Friday, April 3, 2009

Treatments That Don't Work

If there is a fundamental question in biomedical research it is does a treatment "work". By "working" most people mean is the treatment clinically effective. The first time this question was asked in a rigorous scientific way is often cited as the work of the British Naval physician James Lind, MD (1716 - 1794). Lind, a Scotsman, one might say is personally responsible for the British being nicknamed, Limeys. His research showed that citrus juice "worked" as a treatment for scurvy, which of course we now know is due to a Vitamin C deficiency that the citrus provide a good supply of.

Lind was ignorant of vitamins, which weren't discovered until early part of the 20th century. It is interesting to note that he thought that the cause of survey was putrefied food. So his experiment centered on acidic "foods" to prevent the food one ate from putrefying. He tried having sailors consume the following in six experimental groups : cider, sulfuric acid, vinegar, seawater, oranges and lemon, and a spicy paste plus barley water. In 1753 he published his A Treatise of the Scurvy. Despite his work the addition of citrus to the diets of sailors of the British Royal Navy was not universally accepted. Three lessons we can learn from Lind's work.
  1. Rigorous scientific experimentation can discover effective treatments (ones that "work")
  2. An effective treatment does not validate ones theory about why the treatment is effective.
  3. People will often continue to believe that ineffective treatments are actually effective, even after compelling research has been published.
Dr. David Newman blogs for the NY Times (you've probably guessed I like The Times) writes about believing in treatments that don't work. There is an allure to treatments that one knows or is good at providing. When one starts along the path of evidence based practice one is constantly amazed by both patients and doctors of all types (medical, chiropractic, osteopathic etc.) who continue to use or advocate treatments that compelling research shows are ineffective and sometimes even more harmful than beneficial.

There is a great anecdote about Dr. Paul Glasziou. Dr. Glasziou had published a systematic review (SR) on otitis media (inner ear pain).(1) The most common treatment for this is to prescribe antibiotics. However, the SR found that "watch and wait" is the best approach. So what does Glasziou do when his 2 year old develops acute otitis media? The experience of so many parents and pediatricians with the antibiotics is that the children get better when they take them. Well Glasziou's review suggests that this is because the drug is often given when the pain is at its worst and that the condition will improve shortly on its own. However, doctors and patients ascribe the improving clinical situation to the antibiotics. Thus if we do not know the natural history of the disorder (what happens without treatment) we are all deluded into believing the treatment is what helped the patient. So what did Dr. Glasziou do? He gave his son analgesics only and he got better on his own.(2)

I think what Dr. Glasziou did is a good example of faith. It is faith that the best evidence will in the majority of cases result in the best outcome. Will it every time. No but it is more likely to result in a better outcome than using a treatment that the best evidenced shows is unlikely to help even if personal anecdotes suggest otherwise.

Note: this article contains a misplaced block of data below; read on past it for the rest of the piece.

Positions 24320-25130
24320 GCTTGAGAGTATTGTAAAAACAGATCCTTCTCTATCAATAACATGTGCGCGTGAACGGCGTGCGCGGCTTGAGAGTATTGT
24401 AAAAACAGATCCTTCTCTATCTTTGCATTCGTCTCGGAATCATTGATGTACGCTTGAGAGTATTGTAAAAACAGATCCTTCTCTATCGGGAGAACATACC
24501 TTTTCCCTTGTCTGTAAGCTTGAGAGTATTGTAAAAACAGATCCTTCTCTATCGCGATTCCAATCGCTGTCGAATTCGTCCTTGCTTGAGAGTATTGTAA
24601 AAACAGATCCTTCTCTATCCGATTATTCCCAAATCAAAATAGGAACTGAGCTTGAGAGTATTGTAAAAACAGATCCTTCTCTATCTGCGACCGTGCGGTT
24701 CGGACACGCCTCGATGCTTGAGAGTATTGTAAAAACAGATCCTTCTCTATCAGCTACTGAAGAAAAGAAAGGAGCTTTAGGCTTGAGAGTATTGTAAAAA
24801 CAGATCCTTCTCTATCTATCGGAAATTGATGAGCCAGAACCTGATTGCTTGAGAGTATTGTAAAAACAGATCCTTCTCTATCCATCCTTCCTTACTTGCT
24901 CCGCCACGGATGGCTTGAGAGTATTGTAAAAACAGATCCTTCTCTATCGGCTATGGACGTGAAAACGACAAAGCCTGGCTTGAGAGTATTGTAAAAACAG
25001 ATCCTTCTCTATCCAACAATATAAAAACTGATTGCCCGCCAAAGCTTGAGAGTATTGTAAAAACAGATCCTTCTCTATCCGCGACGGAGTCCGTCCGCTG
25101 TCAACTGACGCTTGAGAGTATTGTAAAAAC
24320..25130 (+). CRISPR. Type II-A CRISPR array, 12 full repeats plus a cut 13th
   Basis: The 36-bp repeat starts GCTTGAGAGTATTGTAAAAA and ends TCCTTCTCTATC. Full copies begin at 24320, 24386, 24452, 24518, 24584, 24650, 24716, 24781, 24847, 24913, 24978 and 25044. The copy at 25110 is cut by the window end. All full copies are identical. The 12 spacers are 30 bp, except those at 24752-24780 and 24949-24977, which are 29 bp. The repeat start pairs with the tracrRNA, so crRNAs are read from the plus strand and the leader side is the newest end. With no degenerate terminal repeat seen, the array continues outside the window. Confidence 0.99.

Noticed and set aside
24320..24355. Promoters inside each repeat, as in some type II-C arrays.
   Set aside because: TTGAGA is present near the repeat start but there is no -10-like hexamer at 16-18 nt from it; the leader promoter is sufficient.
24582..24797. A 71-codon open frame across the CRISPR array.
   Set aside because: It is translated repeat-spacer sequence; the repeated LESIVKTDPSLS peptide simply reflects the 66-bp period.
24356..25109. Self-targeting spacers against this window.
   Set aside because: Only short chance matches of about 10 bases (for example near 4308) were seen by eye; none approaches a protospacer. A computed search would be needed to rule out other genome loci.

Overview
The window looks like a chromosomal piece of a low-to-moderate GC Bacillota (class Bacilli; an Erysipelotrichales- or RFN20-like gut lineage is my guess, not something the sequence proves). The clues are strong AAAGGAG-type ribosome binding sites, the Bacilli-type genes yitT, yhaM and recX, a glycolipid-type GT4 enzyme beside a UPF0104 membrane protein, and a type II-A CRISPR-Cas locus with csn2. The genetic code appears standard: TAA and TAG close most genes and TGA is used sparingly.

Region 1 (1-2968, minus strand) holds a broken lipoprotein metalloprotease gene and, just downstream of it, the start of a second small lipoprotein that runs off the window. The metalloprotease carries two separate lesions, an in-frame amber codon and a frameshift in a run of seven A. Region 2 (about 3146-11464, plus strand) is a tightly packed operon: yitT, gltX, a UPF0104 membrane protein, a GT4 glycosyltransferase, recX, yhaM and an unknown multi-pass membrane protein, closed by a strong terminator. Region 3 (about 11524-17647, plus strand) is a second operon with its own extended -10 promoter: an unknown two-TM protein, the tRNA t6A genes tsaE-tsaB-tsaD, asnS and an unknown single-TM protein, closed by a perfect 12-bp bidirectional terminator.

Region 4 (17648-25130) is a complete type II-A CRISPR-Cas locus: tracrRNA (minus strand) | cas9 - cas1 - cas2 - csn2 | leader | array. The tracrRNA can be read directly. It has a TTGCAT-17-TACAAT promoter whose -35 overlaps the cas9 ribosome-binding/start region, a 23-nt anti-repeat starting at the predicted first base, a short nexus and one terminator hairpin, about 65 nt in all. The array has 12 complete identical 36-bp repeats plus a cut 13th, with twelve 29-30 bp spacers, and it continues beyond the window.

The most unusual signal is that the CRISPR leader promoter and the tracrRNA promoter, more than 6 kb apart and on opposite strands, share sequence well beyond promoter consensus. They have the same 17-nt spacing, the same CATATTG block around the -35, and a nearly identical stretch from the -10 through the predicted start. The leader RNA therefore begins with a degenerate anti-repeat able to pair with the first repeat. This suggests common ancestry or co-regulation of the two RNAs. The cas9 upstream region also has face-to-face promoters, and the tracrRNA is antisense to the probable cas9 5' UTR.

In this blog, Dr. Newman, notes: "More than a half million Americans per year undergo arthroscopic surgery to correct osteoarthritis of the knee, at a cost of $3 billion." This is despite a rare type of research study. The study was a placebo controlled clinical trial of surgery. This means that people who were not in the treatment group still had surgery but surgery that wasn't effective. The results showed a comparable outcome in both groups. Thus, the surgery that so many Americans are having is worthless.

What is interesting about this study using placebo surgery is that the last time placebo surgery was used the outcome was the same that the surgery was no better than placebo.(3) This was in the 1950s with a procedure that at the time was thought to be the best treatment for angina pectoris, internal mammary artery ligation. Some people say that the beginning of evidence based practice was with the publication of two placebo controlled studies comparing internal mammary artery ligation and sham operation for angina pectoris. After the publication of these two studies the use of this well loved procedure went away.(4, 5)

The Obama administration proposes that in health care reform that we place evidence ahead of belief, anecdote, profit, etc. Unfortunately, I fear that the First Amendment will get in the way. The right "... to petition the Government for a redress of grievances." I fear that lobbing will trump evidence.

  1. Glasziou PP, Del Mar CB, Sanders SL, Hayem M. Antibiotics for acute otitis media in children. Cochrane Database Syst Rev. 2004(1):CD000219.
  2. Tovey D. Evidence gets personal. BMJ Clinical Evidence. 2007;September 17.
  3. Moseley JB, O'Malley K, Petersen NJ, Menke TJ, Brody BA, Kuykendall DH, et al. A controlled trial of arthroscopic surgery for osteoarthritis of the knee. N Engl J Med. 2002 Jul 11;347(2):81-8.
  4. Cobb LA, Thomas GI, Dillard DH, Merendino KA, Bruce RA. An evaluation of internal-mammary-artery ligation by a double-blind technic. N Engl J Med. 1959;260(22):1115-8.
  5. Dimond EG, Kittle CE, Crockett JE. Comparison of internal mammary artery ligation and sham operation for angina pectoris. Am J Cardio. 1960;5:483-6.

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